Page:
Allison Wright/Daily Nexus

With over 1,000,000 words in the English language, there is not one that exclusively manifests the culinary phenomenon that is umami. Like many, I was only aware of the four traditional ways that food could taste: sweet, sour, salty and bitter. However, the new kid on the block is on the rise to becoming the fifth category of taste: umami. After personally experiencing the umami marvel, I am fully an active advocate of this notion. As in, I’m in the process of printing t-shirts, creating a blog and founding a festival dedicated solely to this wonder — it’s that extraordinary. The best way to describe umami would have to be through a culmination of sensations. A salty and savory blend to create an ineffable richness that coats your tongue and throat, tingles your spine and fills your body and soul with delicious warmth. This is the gastronomic experience you didn’t even know you craved.

My favorite part of discovering umami is that I was in no way remotely looking for it. The sensation revealed its beauty to me all thanks to the graces of serendipity. Through a series of spontaneous events, I found myself on a spur-of-the-moment trip down to L.A. for the weekend with several friends. A day at the art museum left me culturally exhausted and surprisingly ravenous. Fortunately, we stumbled upon the small district of Little Tokyo, a magical place with overwhelming crowds gathering relentlessly outside every ramen and sushi shop within the mile radius. With long lines guarding the front of each door, we felt increasingly discouraged. Then, fate revealed itself in the shape of a bright, red neon sign under which there was an open table set perfectly for five at Manichi Ramen.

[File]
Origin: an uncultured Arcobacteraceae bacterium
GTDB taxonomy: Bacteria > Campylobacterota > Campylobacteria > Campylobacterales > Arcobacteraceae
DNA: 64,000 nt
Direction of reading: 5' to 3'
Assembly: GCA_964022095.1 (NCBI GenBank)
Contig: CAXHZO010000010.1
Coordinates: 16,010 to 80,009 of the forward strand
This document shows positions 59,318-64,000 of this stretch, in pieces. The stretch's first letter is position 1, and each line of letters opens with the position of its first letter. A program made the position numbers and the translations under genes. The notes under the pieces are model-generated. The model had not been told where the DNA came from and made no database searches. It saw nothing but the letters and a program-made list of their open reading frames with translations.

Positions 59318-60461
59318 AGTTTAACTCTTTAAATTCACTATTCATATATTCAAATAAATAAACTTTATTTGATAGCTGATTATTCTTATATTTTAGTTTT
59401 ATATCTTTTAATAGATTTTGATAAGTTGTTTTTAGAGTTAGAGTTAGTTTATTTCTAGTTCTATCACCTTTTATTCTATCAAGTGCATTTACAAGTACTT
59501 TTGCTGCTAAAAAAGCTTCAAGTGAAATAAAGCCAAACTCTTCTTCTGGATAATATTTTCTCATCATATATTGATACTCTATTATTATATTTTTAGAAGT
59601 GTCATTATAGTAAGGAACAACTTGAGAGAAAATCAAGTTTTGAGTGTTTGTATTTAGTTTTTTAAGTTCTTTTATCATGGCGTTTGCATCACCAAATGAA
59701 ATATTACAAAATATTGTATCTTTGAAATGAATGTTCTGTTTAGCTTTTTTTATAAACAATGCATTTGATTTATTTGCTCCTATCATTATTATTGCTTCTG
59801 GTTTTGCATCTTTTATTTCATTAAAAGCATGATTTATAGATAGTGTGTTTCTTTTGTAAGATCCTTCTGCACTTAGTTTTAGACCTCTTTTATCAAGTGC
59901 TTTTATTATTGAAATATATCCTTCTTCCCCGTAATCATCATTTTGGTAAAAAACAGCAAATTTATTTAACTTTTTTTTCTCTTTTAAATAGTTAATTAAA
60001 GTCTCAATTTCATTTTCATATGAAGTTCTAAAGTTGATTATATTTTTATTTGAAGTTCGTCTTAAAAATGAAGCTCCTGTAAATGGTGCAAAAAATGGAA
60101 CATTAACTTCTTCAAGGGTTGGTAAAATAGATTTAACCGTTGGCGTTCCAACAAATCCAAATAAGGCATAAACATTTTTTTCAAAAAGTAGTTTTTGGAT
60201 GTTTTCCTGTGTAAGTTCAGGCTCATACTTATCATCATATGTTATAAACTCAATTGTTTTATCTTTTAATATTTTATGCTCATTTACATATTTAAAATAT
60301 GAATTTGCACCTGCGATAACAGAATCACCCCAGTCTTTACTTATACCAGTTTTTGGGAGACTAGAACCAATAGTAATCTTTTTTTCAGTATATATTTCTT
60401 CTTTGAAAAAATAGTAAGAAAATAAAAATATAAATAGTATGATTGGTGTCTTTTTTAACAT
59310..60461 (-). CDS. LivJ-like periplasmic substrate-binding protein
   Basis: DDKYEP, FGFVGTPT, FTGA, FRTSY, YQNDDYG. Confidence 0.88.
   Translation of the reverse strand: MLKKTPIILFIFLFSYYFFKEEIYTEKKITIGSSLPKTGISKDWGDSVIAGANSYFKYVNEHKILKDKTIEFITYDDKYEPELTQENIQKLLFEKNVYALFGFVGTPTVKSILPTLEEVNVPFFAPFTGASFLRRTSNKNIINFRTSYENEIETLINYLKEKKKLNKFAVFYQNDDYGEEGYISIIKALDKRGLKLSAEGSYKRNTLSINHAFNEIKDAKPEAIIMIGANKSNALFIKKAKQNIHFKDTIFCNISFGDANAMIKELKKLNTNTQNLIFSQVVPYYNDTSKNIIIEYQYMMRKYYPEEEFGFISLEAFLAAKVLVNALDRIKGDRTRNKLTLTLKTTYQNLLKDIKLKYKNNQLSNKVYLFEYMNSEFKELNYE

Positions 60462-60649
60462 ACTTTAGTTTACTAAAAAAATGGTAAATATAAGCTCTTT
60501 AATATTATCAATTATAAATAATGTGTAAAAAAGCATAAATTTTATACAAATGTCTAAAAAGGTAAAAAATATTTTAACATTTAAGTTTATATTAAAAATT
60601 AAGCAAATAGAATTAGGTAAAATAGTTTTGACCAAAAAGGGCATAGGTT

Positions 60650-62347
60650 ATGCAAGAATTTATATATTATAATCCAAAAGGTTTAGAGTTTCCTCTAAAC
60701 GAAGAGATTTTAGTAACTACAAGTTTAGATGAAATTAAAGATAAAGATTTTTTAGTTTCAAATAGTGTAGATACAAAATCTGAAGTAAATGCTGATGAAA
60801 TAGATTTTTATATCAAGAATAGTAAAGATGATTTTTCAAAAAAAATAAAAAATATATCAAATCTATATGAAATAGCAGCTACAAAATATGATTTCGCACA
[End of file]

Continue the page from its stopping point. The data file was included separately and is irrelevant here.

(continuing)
Let me preface with the fact that this is not your typical, college-staple ramen that comes inside a plastic package with a shiny packet of mystery powder. With thirteen different types of ramen and twelve various toppings to choose from, this Japanese noodle soup delicately balances a myriad of bold and subtle flavors. In smart ordering fashion, I chose the house-recommended “Manichi Special Tonkotsu” that promised to be the ultimate soup on the menu. After waiting for about twenty minutes, the symphony began.

This ramen was an orchestra that played melodies upon my taste buds and made my soul dance. The ballad began with the most important player, the broth. The soup seemed as if it had been simmering for hours to extract a divine blend of miso, salt and pork that tasted just as heavenly as it smelled. It was a good sign when there was near silence except for the soft chorus of “mmm’s” and “ahhh’s.” This liquid magic alone captured the heart of umami, the warmth that fills up and radiates through each smile in between slurps. The noodles transcend the dollar packages you find in the grocery store ten-fold. Cooked to a perfect al dente, they provided a firm bite for texture. Dolloped on top was spicy miso paste and black garlic oil, which added a punch of tang and deliciousness that picked up the beat in otherwise subtle spoonfuls.

The highlight of the performance was the pieces of Chashu pork, marinated pork belly slow braised to a melt-in-your-mouth tenderness. These bites were fatty and a little sweet on their own, but were enhanced by the zing of garlic and miso. The flavor screamed umami at its best, surpassing the threshold of just salty, sweet, bitter and savory. With the addition of bean sprouts and green onions, there was a playful composition between the crunchy veggies and slurpable soup.
My favorite moment of all was the ajitama, a soft boiled egg marinated in a soy based sauce. The creaminess of the semi-cooked yolk boosted the meaty flavors and varying textures, a crowning final note.

Whether you know it or not, there is a great chance that you’ve already tasted umami, but its distinct quality may not have quite registered. This savory taste comes from glutamate, which is present in many foods like meat and fish, cheese and mushrooms, so it’s easier to find than you might think. Developing awareness for umami has its benefits, too. It may lead to food experimentation, greater culinary appreciation and, best of all, overwhelming happiness. I dare you to join the flavor revolution. Your belly will thank you.